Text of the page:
City News

Calls for independent body to investigate deaths in custody

Leetona Dungay (left) at the Black Lives Matter rally on Monday. Photo: Allison Hore

By ALLISON HORE

Black Lives Matter protesters gathered at the Domain on Monday to call for the establishment of an independent body to investigate Indigenous deaths in custody. 

Attending the rally were families of a number of Indigenous people who had died while being held in police custody. They are calling for a new, First Nations-led body to be established to investigate deaths in custody, rather than internal investigations by police. 

Speaking at the rally was Leetona Dungay, whose son David Dungay Jr died in Sydney’s Long Bay Jail in 2015, led the march from the Domain to NSW Parliament house.

“The NSW government refusing to lift his finger to hold anyone accountable for the black deaths in custody, it must stop,” she said.

“The system of police investigations for prison guards must stop. The police arrest of our aboriginal adults and children must stop.”

David Dungay Jr was held down by 6 correctional officers and injected with sedatives after he ate rice crackers in his cell. He had been due to be released on parole just three weeks after the incident occurred. 

Like George Floyd whose death at the hands of police in the USA fired up protests around the world, Dungay’s last words were “I can’t breathe”. He uttered this twelve times.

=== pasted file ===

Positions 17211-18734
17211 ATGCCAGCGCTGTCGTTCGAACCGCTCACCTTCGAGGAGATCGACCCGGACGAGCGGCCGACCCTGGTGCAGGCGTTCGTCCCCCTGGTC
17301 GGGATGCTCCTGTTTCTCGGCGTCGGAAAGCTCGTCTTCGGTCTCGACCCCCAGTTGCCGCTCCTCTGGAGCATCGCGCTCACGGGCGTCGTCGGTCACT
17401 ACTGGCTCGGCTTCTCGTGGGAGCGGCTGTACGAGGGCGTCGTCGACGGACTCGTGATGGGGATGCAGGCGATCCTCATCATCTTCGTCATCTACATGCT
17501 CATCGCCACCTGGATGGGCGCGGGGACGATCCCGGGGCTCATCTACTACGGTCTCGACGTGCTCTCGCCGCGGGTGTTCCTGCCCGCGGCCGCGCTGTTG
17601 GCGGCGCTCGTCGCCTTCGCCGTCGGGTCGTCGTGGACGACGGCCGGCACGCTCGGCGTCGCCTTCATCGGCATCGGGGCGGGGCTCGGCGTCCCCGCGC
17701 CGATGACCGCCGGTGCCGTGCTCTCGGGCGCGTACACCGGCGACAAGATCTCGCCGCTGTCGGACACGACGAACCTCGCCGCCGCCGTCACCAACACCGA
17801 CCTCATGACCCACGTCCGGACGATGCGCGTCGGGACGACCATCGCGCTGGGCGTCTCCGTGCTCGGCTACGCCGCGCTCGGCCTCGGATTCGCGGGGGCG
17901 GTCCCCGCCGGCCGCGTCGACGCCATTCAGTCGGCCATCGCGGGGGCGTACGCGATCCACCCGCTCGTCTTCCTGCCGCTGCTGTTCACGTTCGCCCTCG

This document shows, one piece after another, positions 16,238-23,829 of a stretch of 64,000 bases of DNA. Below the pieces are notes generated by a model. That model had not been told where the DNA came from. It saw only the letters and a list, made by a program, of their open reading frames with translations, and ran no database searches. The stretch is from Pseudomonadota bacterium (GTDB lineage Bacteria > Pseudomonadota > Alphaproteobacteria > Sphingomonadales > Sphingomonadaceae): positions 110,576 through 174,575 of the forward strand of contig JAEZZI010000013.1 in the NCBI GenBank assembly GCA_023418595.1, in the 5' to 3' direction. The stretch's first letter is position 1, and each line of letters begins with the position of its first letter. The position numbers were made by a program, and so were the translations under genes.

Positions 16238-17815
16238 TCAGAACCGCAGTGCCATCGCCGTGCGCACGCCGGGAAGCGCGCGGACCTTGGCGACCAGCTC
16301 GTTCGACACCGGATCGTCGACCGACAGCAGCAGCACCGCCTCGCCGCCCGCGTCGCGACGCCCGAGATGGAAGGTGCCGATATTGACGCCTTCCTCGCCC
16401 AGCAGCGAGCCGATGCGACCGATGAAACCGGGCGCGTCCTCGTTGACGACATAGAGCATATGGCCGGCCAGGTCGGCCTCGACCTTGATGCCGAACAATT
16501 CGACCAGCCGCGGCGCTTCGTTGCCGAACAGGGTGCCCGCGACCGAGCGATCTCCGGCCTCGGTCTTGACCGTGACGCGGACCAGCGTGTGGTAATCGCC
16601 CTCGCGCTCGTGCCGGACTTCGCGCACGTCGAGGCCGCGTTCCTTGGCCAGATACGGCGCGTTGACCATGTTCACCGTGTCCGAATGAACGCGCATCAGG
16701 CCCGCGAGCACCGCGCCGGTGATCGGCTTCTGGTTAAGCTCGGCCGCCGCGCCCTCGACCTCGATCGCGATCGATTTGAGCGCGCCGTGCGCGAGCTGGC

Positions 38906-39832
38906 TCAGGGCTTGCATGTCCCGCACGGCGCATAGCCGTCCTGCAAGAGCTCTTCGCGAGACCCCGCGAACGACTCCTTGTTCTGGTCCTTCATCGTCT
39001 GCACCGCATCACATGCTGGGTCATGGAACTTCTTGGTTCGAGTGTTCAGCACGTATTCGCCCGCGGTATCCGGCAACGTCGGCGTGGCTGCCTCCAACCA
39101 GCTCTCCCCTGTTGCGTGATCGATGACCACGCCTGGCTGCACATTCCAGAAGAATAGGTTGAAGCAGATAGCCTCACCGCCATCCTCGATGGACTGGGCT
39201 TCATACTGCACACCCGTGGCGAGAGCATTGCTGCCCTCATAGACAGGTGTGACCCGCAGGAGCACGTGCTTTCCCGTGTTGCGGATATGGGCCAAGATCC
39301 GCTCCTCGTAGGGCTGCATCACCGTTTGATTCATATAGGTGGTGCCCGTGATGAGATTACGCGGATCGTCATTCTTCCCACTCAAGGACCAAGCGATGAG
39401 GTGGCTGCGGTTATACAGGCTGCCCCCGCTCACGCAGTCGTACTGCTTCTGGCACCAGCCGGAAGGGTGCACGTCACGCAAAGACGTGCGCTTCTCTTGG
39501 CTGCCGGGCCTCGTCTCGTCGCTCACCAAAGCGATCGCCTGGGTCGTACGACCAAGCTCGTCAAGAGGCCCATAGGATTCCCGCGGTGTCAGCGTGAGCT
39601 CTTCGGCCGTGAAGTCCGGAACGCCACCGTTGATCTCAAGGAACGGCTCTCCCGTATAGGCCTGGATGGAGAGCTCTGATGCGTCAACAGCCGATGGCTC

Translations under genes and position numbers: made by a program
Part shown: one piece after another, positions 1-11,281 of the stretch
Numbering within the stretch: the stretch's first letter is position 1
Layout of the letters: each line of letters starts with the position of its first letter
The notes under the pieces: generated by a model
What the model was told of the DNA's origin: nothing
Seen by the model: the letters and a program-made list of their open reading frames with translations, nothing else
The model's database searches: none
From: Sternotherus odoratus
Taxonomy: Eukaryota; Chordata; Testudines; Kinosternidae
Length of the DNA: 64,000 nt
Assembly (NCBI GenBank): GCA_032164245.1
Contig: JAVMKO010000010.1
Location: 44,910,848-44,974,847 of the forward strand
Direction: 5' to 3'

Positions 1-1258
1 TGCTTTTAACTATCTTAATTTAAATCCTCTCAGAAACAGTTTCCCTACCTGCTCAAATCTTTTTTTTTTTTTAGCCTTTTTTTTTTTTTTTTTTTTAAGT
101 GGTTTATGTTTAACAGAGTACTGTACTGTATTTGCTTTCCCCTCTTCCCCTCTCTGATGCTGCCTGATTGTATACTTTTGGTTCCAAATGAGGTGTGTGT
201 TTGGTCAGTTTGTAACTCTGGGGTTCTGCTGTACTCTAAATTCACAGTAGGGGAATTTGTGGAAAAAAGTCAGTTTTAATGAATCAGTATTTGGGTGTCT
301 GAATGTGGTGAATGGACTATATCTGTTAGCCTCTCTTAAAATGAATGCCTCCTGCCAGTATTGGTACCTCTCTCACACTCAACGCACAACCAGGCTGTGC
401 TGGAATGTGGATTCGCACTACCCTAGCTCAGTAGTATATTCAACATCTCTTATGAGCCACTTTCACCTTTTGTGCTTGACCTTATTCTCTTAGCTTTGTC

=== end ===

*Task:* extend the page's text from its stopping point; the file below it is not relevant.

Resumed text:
At the end of a four year long inquest into Dungay’s death the coroner declined to refer the officers involved in the death to prosecutors or other disciplinary bodies. Ms. Dungay says she has spent the past four years grieving over the fact her son never came home.

“Year after year the government and police and judges keep putting more and more aboriginal people into prison,” 

“But too often it isn’t a prison sentence, it’s a death sentence. Just like it was for my son.”

Upper House inquiry ongoing

The rally coincided with hearings before the NSW Upper House as part of an inquiry into the handling of Indigenous incarceration and deaths in custody. The inquiry, which began in October, resumed on the 3rd of December.  

During Monday’s hearing, the New South Wales police watchdog called for its powers to be expanded to include deaths in jails with a senior commissioner,  Lea Drake, saying there is a severe “lack of trust” in how these deaths are currently investigated.

Makayla and Taleah Reynolds, sisters of Nathan Reynolds, an Indigenious man who died of an asthma attack in a NSW prison in 2018, also attended the rally. On the same day, the sisters presented evidence about the mishandling of their brother’s death before the inquiry. 

Despite a recommendation from a prison nurse, Nathan Reynolds did not receive an asthma assessment or plan of management from healthcare workers at the prison where he was being held. The note of recommendation written by the nurse in the internal system was overridden after he experienced the severe asthma attack which led to his death. 

While only making up 2 percent of Australia’s population, 27 percent of the country’s prison population is Indigenous. The NSW Aboriginal Land Council said about a third of inmates in adult prisons were on remand, and many were not given prison sentences upon conviction. This implies many people are being held on remand for low level offences. 

Over 400 Indigenous people have died in police custody across the nation since the 1991 royal commission into deaths in custody.

Not one person has ever been convicted.

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